Under ERPO, a restrained individual must surrender all firearms in their possession or control within 24 hours or immediately, depending on the court’s order. The person must not purchase or possess new firearms and must surrender their CPL. If the order was issued ex parte, the order must state that the respondent has a right to request a hearing and termination or modification of the order.

Federal Firearms and Drug Attorney

Court-Mandated Surrender of Firearms

If the judge orders the respondent to surrender their firearms, they must surrender them to the designated law enforcement agency within 24 hours or a federal firearm dealer if the court permits that. Michigan law presumes the order requires surrender unless the respondent is a law enforcement officer or health care provider.

An ERPO that requires the surrender of firearms must only be served on the respondent by law enforcement offices, not a process server or anyone else. If the restrained individual does not surrender their firearms, the law enforcement officer must file an Affidavit for Anticipatory Search Warrant, obtain a court order, and seize them. A court must grant a search warrant for the individual’s firearms if there is probable cause to believe they refused to comply, and the firearms will be found in the proposed location.

If the restrained individual complies with the mandatory surrender of their firearms or does not have firearms or a CPL, they must file a fully completed “Verification of Compliance” with the court within 24 hours.

What if someone violates an ERPO firearms restraining order?

Someone found to have violated an ERPO is subject to immediate arrest, contempt of court, an automatic extension of the restraining order, and criminal penalties. Someone accused of an ERPO violation has a RIGHT to an attorney.

If there is an allegation of noncompliance by a law enforcement officer or prosecutor, they can file a Motion to Show Cause or other affidavit with the court alleging the violation. If the judge finds probable cause to believe there is a violation, they can issue an arrest warrant for the restrained individual and a Search Warrant for any suspected firearms, ammunition, or a CPL.

Reclaiming Surrendered or Seized Firearms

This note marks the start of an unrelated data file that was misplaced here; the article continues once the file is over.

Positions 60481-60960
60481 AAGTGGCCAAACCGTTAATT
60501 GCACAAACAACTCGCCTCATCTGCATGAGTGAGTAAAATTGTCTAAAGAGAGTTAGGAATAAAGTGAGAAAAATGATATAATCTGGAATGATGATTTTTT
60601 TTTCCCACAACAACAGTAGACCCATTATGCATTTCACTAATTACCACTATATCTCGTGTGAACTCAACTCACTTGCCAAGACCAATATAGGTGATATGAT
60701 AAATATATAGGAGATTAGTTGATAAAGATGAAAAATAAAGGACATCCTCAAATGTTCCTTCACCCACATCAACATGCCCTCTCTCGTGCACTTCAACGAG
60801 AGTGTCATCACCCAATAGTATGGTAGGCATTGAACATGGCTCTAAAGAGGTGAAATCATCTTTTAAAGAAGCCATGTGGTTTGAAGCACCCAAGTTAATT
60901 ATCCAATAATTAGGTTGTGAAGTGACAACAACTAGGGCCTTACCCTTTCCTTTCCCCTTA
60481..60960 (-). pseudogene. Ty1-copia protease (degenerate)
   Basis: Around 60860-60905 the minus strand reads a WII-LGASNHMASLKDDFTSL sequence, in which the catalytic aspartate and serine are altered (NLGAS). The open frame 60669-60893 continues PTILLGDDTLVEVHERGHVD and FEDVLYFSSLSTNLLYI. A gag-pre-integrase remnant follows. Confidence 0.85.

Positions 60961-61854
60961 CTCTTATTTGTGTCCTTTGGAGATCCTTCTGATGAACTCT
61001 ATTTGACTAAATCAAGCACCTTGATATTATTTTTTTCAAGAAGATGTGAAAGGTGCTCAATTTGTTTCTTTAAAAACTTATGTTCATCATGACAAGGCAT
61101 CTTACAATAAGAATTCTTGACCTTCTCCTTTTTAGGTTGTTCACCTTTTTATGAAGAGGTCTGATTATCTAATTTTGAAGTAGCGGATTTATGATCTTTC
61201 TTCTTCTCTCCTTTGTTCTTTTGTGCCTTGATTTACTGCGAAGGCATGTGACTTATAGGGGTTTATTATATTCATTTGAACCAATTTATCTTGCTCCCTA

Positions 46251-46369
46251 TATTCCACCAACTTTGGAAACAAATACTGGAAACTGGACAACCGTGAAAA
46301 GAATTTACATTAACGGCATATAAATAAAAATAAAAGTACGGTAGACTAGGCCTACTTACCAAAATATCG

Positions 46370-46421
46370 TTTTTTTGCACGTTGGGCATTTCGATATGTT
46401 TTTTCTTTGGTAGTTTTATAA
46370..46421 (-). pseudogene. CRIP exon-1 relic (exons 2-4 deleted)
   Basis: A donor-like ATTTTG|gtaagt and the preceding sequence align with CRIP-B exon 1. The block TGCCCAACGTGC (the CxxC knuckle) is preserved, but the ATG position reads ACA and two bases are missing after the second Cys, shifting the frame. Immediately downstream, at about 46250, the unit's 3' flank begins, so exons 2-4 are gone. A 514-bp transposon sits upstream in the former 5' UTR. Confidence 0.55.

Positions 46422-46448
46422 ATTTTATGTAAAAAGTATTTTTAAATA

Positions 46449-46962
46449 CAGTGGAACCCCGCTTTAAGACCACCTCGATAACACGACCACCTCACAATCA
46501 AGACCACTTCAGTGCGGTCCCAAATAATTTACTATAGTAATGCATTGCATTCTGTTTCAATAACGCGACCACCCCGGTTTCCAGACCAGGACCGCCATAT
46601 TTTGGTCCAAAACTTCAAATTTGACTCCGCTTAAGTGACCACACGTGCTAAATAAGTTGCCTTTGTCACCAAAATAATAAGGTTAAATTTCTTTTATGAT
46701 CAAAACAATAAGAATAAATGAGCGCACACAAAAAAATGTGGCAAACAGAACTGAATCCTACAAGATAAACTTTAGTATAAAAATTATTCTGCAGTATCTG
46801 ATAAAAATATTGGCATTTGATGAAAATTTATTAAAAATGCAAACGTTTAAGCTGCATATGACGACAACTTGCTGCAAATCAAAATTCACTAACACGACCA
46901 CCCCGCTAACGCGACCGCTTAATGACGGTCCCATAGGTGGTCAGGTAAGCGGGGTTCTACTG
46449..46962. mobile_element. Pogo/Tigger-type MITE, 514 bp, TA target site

Someone who voluntarily surrendered or had their guns seized can reclaim their firearms when the ERPO expires or is terminated. If that person is otherwise prohibited from possessing firearms, the law enforcement agency must permit their transfer if sold to a licensed federal firearm dealer. Unclaimed guns are subject to destruction by law enforcement.

If someone other than the restrained individual claims lawful ownership of the firearms, they must be given to the complainant if the court determines they are the lawful owner.

Lewis & Dickstein, Southfield, Michigan

Motions to Modify or Terminate ERPO Under Michigan’s Red Flag Law

A petitioner or respondent can file a Motion to Modify or Terminate a red flag law ERPO order. The restrained individual can file one Motion to Terminate within the first six (6) months of the order’s entry and another in the second six months. A Motion to Modify can be filed within a year. If an order is entered extending the ERPO, the respondent is given additional opportunities to request termination or modification. A hearing on a motion must be heard within 14 days, and the filing party bears the burden of proof.

Criminal Charges for an ERPO Violation

There are several felony and misdemeanor crimes created under the Extreme Risk Protection Orders (ERPO) law. Here are some examples:

  • ERPO Violation: An individual who refuses or fails to comply with a red flag ERPO order is guilty of a felony. A first offense is punishable by up to one year in jail, a second offense carries a maximum sentence of four (4) years, and a third or subsequent violation has a five (5) year maximum prison sentence. In addition to jail or prison, the court can order fines, costs, and years of probation with onerous and challenging terms and conditions.
  • Permitting Restrained Person to Possess Firearms: Anyone who permits someone restrained from possessing a firearm under ERPO to have a gun is guilty of a “felony” punishable by imprisonment for not more than one year, fines, and probation.
  • Contempt: A judge who finds someone violated an ERPO can hold them in contempt of court.
  • False Statement in ERPO Complaint: Someone who makes a false statement in a complaint for a red flag law ERPO is guilty of either a felony or misdemeanor. A first offense is a 93-day misdemeanor. A second offense is a four (4) year felony, and a third or subsequent offense is a five (5) year felony.

Anyone facing possible charges under ERPO should contact a qualified, experienced, affordable criminal defense attorney immediately. Time is of the essence. With proactive intervention, a skilled pre-charge lawyer might be able to prevent a felony or misdemeanor charge.

Michigan Criminal Defense Attorney

Attorney for Michigan Red Flag Laws and Extreme Risk Protection Orders (ERPO)

The attorneys with LEWIS & DICKSTEIN, P.L.L.C. have worked with clients facing firearm charges and those seeking restraining orders for decades. If someone files an ERPO against you under Michigan’s red flag law, we can either request termination or modification of the order or fight to prevent the entry of the ERPO red flag order. Conversely, if you are concerned for the safety or welfare of someone who might harm themselves or others with a firearm, we can assist you with filing an ERPO complaint. Call us for a free consultation. We will take the time to talk with you and answer your questions. We will find a way to help you.

Call us today at (248) 263-6800 for a free consultation or complete an online Request for Assistance Form. We will contact you promptly and find a way to help you.

We will find a way to help you and, most importantly,
we are not afraid to win!